After several weeks of waiting, my Nexus Player finally arrived. This is part of the new family of Nexus devices introduced last month – each of which is running Android 5.0.
The Nexus Player is Google’s next attempt at winning the battle for the living room. Compared to other boxes like Roku or Apple TV, the Nexus Player is more like an Amazon Fire TV. You can game on it, and like the Fire TV, you can get an optional wireless game controller for $39.99.
Heck, it even has a voice-activated remote that you can use for search, just like the Fire TV. One thing that does differentiate Nexus Player from the Fire TV is you can play the games on your HDTV at home using the controller, and then keep playing the game where you left off on the go on your smartphone or tablet.
I haven’t had a whole lot of time with using it yet, but thought I would at least give you my first impressions.
Nexus Player Setup
Instead of a square-like box, the Nexus Player circular shaped – which is something to consider if you’re worried about the look of your home entertainment center.
One caveat of Nexus Player compared to other set-top boxes is it has no Ethernet port to hard-wire it in for a best connection…it’s Wi-Fi only. Here is a look at the ports it does have: power, micro USB, and HDMI.
Here’s a look at the Fire TV remote and the Nexus Player remote side-by-side, they’re virtually the same thing.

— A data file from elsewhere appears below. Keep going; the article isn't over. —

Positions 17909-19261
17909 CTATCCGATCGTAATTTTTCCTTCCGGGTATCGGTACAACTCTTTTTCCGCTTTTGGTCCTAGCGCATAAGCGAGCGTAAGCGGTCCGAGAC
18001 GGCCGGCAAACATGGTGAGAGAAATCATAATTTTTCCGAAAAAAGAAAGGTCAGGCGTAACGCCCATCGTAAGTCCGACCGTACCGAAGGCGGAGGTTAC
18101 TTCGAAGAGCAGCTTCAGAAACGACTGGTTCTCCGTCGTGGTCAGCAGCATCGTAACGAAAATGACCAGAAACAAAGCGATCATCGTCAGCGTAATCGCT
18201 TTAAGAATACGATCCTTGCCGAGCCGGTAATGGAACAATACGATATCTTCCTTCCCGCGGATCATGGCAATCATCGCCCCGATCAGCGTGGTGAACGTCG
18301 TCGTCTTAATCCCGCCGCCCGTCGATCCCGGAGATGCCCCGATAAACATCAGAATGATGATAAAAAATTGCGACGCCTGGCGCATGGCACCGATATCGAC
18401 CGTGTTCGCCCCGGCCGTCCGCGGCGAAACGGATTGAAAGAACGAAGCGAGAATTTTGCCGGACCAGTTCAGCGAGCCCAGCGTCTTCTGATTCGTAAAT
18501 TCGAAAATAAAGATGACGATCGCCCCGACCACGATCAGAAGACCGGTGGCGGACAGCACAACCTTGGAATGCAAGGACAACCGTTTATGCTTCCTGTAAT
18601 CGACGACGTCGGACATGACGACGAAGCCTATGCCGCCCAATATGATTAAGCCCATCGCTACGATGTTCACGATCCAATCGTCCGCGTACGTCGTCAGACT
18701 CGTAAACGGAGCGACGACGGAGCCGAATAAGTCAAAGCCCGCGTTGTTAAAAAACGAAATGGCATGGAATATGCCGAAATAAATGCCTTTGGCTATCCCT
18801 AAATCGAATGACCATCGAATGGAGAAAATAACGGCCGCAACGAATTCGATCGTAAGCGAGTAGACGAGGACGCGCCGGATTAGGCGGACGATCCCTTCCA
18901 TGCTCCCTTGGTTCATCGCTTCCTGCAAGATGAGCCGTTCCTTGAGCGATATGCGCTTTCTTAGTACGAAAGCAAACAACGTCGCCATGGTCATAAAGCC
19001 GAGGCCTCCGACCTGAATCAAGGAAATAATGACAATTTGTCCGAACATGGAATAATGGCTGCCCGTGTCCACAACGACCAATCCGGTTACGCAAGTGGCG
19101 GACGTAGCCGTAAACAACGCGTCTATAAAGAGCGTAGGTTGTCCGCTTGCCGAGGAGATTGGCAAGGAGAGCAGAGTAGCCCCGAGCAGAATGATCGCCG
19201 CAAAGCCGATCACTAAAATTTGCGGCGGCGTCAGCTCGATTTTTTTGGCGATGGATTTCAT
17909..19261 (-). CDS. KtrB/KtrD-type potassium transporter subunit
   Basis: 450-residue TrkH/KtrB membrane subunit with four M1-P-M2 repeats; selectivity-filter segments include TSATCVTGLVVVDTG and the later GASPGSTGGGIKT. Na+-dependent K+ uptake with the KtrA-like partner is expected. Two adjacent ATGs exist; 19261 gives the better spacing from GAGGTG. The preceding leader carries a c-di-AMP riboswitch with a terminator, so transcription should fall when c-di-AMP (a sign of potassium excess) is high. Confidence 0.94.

Setting it up is kind of annoying since you have to tie it to your Google account…Plus using the remote to hunt and peck gets annoying since I have a complex password for my Google account. I also have Two-Factor Authentication enabled too, so that is another thing I have to hunt and peck to enter.
Where are the Apps?
Once you’re all signed in, you’re greeted with the home screen, and it’s obvious right off the bat that Google wants you to use…well it’s Google Play services.
The amount of apps is rather sad compared to the Roku, Apple TV, or the Fire TV. The major third-party apps are Netflix, Hulu Plus, and of course Google’s own YouTube. And while it does have these apps, the voice search doesn’t work with them.
According to the Nexus Play site, these are the media apps or “Channels” that are available for it.
Finding apps that are compatible with Nexus Player is convoluted as well. You browse the Google Play App Store, and if there is an app you want to install, it will tell you if it’s compatible or not. There’s no Nexus Player app section in the Play store or on the device yet.
Update 11/22/2014: While you can search for Apps for the Nexus Player the way I described above, there’s an easier way to do it directly from the set-top box interface. Under the Apps section just go to the Google Play Store and there you will find the apps and games that are available for you to download. Still, the fact remains, there is a very sparse amount available.
The voice search works fluidly, but it only shows you results from the Play Store.
It’s worth mentioning that the Nexus Player does have Google Cast technology built-in, so you can certainly cast shows over from your mobile device just like with the Chromecast.
When I first heard about Nexus Player I thought “just what we need, another streaming set-to box” and after using it, that seems to be what the Google engineers were thinking too. There is nothing that makes this stand out over any of the other boxes.
But to be fair, I haven’t used it for very long, and there will surely be updates coming and features I haven’t tried out yet.
Nexus Player goes for $99 without the game controller, and currently you get a free $20 gift card for the Play store.